NFL’s #SALUTETOSERVICE

If you do not watch the NFL, it typically has a theme where it tries to raise awareness for certain causes or donates money to certain charities. Up until this year, October has been Breast Cancer Awareness Month. This was done where players had pink towels, pink shoes, pink tape, etc. This year that policy has changed and players can wear a color for a cause that they want to raise awareness for.

November is typically the time when teams wear colors in support of the military, the week before Veteran’s Day and the week of Veteran’s Day. During this time players wear camouflaged gear in support of the military and the coaches wear similar color schemed gear. To support the military the donates 100% of their proceeds of the Salute to Service merchandise to military non-profit partners. These partners include the USO, Pat Tillman Foundation and the Wounded Warrior Project. Last year the NFL donated $1000 for every point scored during the 32 ‘Salute to Service’ games to the same partners. And you can see they chose the Marine Corps camouflage pattern was chosen over the other services.

Image result for NFL's Patriots   Salute to service

From 2011-2016 the NFL donated nearly $10million to those foundations, but this year they have added a new feature. Every time someone tweets #Salutetoservice the NFL will donate an additional $5 to one of their non-profit partners. I first saw this yesterday while sitting down watching one of the games. And from the start of the first game (1pm EST) until about six o’clock they had raised over $500,000 and still have until next week’s games.

During hurricane season, we have seen many high profile athletes raise money for disaster relief. JJ Watt raised over $37 million for assistance to help those who were affected by Hurricane Harvey. Watt’s initial goal wasn’t even $500,000 so his use of social media greatly helped the fund raising. So finally the NFL has jumped on board using social media as a way to help conduct a fundraiser. And just in the first few hours they had raised nearly half a million.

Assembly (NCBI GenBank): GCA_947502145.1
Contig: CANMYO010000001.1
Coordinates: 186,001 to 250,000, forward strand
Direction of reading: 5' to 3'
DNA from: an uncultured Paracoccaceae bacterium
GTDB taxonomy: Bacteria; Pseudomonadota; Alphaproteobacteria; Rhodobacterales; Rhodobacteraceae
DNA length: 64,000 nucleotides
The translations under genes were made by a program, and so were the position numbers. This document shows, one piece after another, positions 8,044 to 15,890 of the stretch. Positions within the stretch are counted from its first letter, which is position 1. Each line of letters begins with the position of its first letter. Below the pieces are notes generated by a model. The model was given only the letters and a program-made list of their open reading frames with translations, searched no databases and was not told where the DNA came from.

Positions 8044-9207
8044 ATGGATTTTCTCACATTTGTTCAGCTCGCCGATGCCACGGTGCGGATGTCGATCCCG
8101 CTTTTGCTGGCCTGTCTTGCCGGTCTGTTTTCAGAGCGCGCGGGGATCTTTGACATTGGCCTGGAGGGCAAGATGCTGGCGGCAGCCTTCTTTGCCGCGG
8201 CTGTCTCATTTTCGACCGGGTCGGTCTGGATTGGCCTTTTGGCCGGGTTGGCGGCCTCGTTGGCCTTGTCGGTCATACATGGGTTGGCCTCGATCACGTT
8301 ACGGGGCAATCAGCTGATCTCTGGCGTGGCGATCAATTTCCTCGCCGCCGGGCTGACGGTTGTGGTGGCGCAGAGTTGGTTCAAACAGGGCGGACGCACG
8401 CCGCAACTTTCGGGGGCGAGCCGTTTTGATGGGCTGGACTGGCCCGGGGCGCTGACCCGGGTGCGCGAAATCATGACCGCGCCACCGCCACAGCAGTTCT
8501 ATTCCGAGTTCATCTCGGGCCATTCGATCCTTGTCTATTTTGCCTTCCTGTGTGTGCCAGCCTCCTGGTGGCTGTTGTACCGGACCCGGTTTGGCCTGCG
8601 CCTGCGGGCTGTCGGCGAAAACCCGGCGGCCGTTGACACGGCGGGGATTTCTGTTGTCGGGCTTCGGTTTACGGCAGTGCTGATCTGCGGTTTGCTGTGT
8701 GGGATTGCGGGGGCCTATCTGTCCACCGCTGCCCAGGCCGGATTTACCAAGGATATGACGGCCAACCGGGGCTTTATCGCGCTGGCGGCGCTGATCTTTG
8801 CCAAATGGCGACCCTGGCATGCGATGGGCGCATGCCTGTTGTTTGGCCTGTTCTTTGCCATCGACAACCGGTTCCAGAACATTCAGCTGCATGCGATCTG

On the other hand, you can look at the NFL’s actions to help fundraise, not as a lesson learned from JJ Watt, but maybe as fundraiser with ulterior motives. Last year Colin Kaepernick sat during the national anthem during a preseason game. Later he began to kneel. With this protest almost in the rear view mirror, it was sparked again by the comments of the Commander and Chief Donald Trump.  President Trump stated that any player that kneels during the national anthem should be fired or cut by the team. This argument has turned into one side saying that players should protest until injustices have been fixed, while others say it is a slap in the face of the men and women that have served our great nation.

I am not trying to make this into a political argument where everyone states what side of the isle they are on. But instead think about this as a possible marketing campaign of the NFL. As they are taking heat for players kneeling, advertisers like Papa John’s is complaining that sales are declining because of the protest (again, I’m not trying to go down this rabbit hole about your thoughts on his comments and if they could have been motivated by partners of his). So the question that I bring to the table is, could the NFL decided to make the Salute to Service campaign more public to help mend relationship with viewers? The NFL marketing team could have seen how ‘viral’ JJ Watt’s fundraising campaign was and wanted to take a similar path to help raise fund for their non-profit organizations.